Twitter's IPO was the anti-Facebook and Zulily is the anti-Twitter
The great, rumbling electrical storm that was the Twitter IPO has passed. The stock vacillates a little below the $45.10 opening price. For a while, Twitter might as well have been the IPO market, and that IPO market seemed a little loopy, a place where seasoned investors lined up for a piece of a company that was still seeing losses growing at an 89-percent annual rate.
Twitter's IPO was such a media event that many people who profess little or no interest in the stock market were bringing up the IPO. Each time this happened with friends or shopkeepers or home contractors, the central idea they had of the company was that it was growing fast but losing money just as fast. Twitter had rebranded the tech IPO – maybe not the Kool-Aid stand it was 13 years ago, but still a kind of silly circus.
As the dust settles, however, it's becoming clearer that investors in public markets don't have such a linear view of IPOs. There have been a number of tech startups that have gone public in recent months, with less attention and fanfare but also with a better picture of the IPO markets.
The most recent example is Zulily. The flash-sales site is one of the rare ecommerce companies to brave public waters recently. But it received a warm welcome. Zulily initially priced its shares between $18 and $20, then raised the price to $22 a share.
On Friday, the stock rose 72 percent to $37.70 a share. Twitter, by comparison, also rose 72 percent on its first day. Zulily saw revenue grow 116 percent in the first nine months of this year, faster than Twitter's 106 percent growth. And Zulily has also been growing its customer base faster than Twitter has been growing its members.
Twitter's IPO was positioned as the anti-Facebook, but in some respects Zulily is the anti-Twitter. It swung to an operating profit of $107 million in the first nine months of 2013, generating $30 million in cash. The company is based in Seattle, founded by two middle-aged guys who worked previously at Blue Nile, and it approached the public markets with a silence as deafening as the fanfare that accompanied Twitter's IPO.
Of the 203 companies to go public so far this year, 40 of them came from the technology industry, according to Renaissance Capital. They raised $7.2 billion, or 15 percent of the total IPO proceeds this year, lagging health care, energy and finance in money raised. However, tech companies have higher returns than those industries. On average, their stocks rise 29 percent on the first day of trading.
Some of the strongest post-IPO returns have come from tech IPOs. Two Beijing-based startups – online classified site 58.com and Baidu-owned travel site Qunar – listed on US exchanges in late October. 58.com has since doubled its $17-a-share offering price, while Qunar is just shy of doubling its own $15-a-share price.
Silicon Valley-based Veeva Systems, a cloud-software company focused on the life-science industry, has seen its stock rise 93 percent since its mid-October debut. And in the biggest post-IPO return of the year (or the most money left on the table, depending on how you view it), Friedberg, Germany-based voxeljet is trading 354 percent above its $13-a-share offering price on Oct. 17.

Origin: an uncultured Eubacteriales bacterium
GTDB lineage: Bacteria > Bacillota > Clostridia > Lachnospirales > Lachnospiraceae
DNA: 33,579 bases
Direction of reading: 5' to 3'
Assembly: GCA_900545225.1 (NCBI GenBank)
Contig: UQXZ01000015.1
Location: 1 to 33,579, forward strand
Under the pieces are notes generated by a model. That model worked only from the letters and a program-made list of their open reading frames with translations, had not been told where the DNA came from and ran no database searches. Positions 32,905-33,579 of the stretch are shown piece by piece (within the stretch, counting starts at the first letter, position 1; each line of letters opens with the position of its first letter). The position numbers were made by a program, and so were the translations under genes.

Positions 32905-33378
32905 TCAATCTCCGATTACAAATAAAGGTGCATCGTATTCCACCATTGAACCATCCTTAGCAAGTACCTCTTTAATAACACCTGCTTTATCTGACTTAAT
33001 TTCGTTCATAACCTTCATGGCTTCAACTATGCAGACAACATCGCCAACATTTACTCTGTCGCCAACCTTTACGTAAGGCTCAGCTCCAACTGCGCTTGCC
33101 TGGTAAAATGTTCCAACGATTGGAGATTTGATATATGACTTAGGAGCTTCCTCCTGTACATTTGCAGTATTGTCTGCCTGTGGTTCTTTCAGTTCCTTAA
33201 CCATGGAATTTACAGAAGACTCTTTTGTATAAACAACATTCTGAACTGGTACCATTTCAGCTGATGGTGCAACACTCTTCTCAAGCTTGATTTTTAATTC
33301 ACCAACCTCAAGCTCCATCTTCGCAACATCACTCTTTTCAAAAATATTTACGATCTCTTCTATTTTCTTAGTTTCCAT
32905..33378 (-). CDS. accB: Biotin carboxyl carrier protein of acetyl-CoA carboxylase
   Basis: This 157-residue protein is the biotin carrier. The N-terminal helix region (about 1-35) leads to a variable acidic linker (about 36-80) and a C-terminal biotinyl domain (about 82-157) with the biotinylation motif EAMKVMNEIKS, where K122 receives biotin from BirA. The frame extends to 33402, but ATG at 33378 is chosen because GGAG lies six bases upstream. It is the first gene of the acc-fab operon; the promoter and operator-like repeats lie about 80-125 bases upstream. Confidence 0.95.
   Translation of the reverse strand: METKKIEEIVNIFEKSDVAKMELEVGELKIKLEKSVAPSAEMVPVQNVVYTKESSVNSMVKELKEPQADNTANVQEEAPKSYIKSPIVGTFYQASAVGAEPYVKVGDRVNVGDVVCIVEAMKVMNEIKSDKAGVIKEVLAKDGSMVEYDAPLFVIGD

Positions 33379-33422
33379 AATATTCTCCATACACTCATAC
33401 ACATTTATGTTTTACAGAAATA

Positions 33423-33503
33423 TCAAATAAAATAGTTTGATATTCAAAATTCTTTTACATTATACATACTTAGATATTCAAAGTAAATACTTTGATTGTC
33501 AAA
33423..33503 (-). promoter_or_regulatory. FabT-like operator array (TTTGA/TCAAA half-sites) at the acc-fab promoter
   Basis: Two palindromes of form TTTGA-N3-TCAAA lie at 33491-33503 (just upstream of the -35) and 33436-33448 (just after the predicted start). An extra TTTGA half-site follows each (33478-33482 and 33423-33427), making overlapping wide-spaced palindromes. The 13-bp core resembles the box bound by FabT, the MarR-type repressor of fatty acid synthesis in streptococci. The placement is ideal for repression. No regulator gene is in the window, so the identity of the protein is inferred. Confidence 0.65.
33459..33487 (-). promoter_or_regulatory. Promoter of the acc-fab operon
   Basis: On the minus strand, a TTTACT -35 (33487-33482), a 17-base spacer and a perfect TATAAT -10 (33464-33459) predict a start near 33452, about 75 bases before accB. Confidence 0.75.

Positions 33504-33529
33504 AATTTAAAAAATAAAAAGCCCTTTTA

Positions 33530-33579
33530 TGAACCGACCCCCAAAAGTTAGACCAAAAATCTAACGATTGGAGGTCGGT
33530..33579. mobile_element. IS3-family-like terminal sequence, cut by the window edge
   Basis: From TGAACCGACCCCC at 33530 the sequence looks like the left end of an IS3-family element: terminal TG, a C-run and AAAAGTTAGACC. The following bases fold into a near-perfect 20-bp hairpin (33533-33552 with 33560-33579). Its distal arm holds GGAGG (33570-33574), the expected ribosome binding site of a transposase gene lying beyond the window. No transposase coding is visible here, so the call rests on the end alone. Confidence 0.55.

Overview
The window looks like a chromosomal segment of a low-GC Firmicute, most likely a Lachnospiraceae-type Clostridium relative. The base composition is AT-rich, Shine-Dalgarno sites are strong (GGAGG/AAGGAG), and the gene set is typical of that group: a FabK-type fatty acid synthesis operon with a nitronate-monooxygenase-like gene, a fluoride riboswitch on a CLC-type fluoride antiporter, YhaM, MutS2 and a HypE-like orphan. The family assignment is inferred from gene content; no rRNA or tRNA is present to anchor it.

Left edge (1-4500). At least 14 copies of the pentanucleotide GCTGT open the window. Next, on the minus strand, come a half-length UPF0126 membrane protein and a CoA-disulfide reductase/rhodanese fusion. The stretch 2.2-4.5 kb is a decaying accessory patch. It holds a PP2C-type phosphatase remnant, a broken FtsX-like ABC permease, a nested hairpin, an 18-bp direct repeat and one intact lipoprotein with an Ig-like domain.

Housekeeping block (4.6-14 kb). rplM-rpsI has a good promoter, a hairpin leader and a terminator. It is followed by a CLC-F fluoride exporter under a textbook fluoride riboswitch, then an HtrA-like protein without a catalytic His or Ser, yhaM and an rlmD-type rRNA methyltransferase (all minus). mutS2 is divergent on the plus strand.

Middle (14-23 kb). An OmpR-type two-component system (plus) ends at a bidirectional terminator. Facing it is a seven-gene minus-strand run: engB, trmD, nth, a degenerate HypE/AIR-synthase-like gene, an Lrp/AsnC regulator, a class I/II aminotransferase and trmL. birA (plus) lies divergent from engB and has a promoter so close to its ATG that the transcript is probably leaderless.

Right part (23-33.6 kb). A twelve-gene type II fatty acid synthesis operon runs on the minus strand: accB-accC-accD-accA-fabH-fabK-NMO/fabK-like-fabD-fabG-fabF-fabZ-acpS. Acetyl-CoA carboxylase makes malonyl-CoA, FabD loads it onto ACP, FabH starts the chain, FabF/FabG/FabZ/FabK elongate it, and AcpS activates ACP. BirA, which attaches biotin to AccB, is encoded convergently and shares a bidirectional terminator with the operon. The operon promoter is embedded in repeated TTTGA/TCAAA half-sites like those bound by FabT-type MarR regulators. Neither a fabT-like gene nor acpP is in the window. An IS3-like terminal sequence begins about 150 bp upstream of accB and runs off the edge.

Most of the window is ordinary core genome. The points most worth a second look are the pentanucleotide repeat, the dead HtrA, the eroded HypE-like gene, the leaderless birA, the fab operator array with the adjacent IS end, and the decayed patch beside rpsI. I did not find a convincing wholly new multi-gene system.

All four companies have gone public in the past month. Except for Qunar, all have posted profits in recent quarters and can make a case they will deliver steady profits long before Twitter does. None of them may ever have the user base and name recognition of Twitter. But investors don't seem to mind: They're willing to ignite rallies for these lesser-known stocks that are performing better than Twitter.
On the other hand, Chegg, an online-textbook rental company, went public last Tuesday at $12.50 a share and ended the week 27 percent lower. Since 2007, it's racked up $167 million in operating losses. In the first nine months of the year, Chegg posted an operating loss of $43 million off revenue of $178 million. Like Twitter, Chegg has the potential for long-term growth, but investors seem less tolerant of the company's inability to become profitable.
Are these signs that the IPO market is still rational, or losing its marbles? A little of both. It's encouraging that growing companies that go public with the promise of profits are being welcomed so warmly. But look at voxeljet, a maker of 3D printers. The company is valued at $920 million, even though its sees its revenue growing 33 percent to $15 million this year.
On Friday, voxeljet rose 13 percent after the company said it posted a profit of $285,000 in the third quarter. Last year, the company had a profit of $276,000, although it showed a loss of $489,000 in the first six months of this year. At 60 times its estimated revenue, voxeljet is even more expensive than Twitter, riding on the sudden demand for investments in 3D printing. The company may be profitable, but it's valuation is hard to justify.
In short, there's evidence to argue that speculation in recent IPOs is happening, but there's also more level-headed investment in lesser known but profitable companies like Zulily. Twitter may have grabbed headlines, but the crop of tech IPOs this fall shows that, for now, there's demand aplenty for startups braving the public markets.